Interestingly, Holman et al [1] observed that amputation rates in adults with diabetes were correlated with amputation rates in adults without diabetes (r = 0.433), pointing to a common factor. Differences in PAD management might explain part of the observed geographical variation in both diabetic and non-diabetic patients. In an earlier study in England, there was marked variation between vascular surgeons in terms of the procedure chosen when given the choice of amputation or revascularisation in a series of clinical cases [17]. A recent systematic review reported that in diabetic patients with critical limb ischaemia who were not revascularised, the 1 year amputation rate was 57% compared with a rate of 15–20% in patients who were revascularised [18]. Moreover, new techniques and technologies have been introduced for treating PAD; in particular, endovascular approaches in the lower limb have produced promising results. If and to what extent differences in PAD management contribute to the geographical variation in amputation rate remains to be determined in future studies. However, each diabetic patient with a (neuro-)ischaemic foot ulcer should be treated by a multidisciplinary team that provides the most appropriate and up-to-date therapy, i.e. an open (surgical) and/or an endovascular revascularisation procedure.

Although amputation seems a clearly defined endpoint, there are several caveats in the study by Holman et al [1]; besides those discussed above, there are also methodological issues. In reporting amputation rate the following should be defined in future studies: which amputation in a sequence is used as the outcome measure (i.e. the first amputation, the number of amputations or the final amputation level), are the individuals or are the number of limbs undergoing amputation reported and are the results based on the number of hospitalisations. When calculations are based on hospital admissions, a hospital can be penalised for good clinical care. For example, an immediate minor amputation can be indicated in infected neuro-ischaemic ulcers, followed by a revascularisation procedure once infection is under control. Subsequently, the patient is treated at home as restoration of skin microcirculation can take weeks, and is then re-admitted for a final operation, which can include a second minor amputation, to produce a foot that remains functional. In the Holman et al study, two amputations as part of a planned revascularisation could be interpreted as a worse outcome than a single major amputation. Moreover, in most studies, amputations are lumped together. However, a single toe, a whole forefoot or an above-knee amputation all have a different impact on quality of life and, in future studies, amputation levels should be reported. Finally, Holman et al do not describe the indication, the immediate cause of amputation or disease severity; these key data should be included in future studies for interpretation of the data.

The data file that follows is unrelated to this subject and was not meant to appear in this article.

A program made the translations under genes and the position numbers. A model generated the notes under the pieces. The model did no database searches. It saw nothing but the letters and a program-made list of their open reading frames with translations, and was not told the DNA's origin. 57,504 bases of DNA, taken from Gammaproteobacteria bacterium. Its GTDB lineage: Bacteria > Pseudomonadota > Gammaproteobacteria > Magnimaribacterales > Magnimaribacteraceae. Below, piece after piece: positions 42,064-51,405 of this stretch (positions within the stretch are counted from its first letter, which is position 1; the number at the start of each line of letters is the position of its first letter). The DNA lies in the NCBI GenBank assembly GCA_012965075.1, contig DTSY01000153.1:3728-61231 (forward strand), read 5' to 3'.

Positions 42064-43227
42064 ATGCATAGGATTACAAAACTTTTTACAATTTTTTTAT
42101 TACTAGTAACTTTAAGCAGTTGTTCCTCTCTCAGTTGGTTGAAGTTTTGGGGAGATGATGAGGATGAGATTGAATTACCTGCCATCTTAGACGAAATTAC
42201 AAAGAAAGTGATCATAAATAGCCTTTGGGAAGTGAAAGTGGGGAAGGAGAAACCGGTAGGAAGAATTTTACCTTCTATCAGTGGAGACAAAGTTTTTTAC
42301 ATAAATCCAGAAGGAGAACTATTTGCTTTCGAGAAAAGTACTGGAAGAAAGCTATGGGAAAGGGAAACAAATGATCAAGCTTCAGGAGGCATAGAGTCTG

Documentation of the geographical variation in amputation rate within a healthcare system can help to identify barriers to the access and/or delivery of care that need to be removed to reduce the incidence of diabetes-related amputations. But, as discussed above, the amputation rate is not a good marker of the quality of care, and studies similar to that reported in the Holman et al paper should be used as a starting point in a process to improve the outcome of diabetic foot ulcers. There are four major decision points in the prevention of an amputation in a patient with a foot ulcer: early referral to a multidisciplinary team, aggressive (surgical and medical) management of infection, diagnosis of PAD with the appropriate tests and revascularisation in the case of impaired tissue perfusion. As shown in the Eurodiale study, even in centres with a specific interest in the diabetic foot, the standard of care was suboptimal for many patients, resulting from a lack of clear referral guidelines, financial barriers caused by inadequate reimbursement, a lack of availability of staff and the personal beliefs of the doctors [19]. Treating these ulcers is a challenge for patients, care givers and healthcare systems. Treatment should not be focused solely on ulcer healing; diabetic foot disease is a lifelong condition, which means that the patient is always at risk of a new ulcer, amputation or early death, and so a holistic approach is needed to management as well as prevention.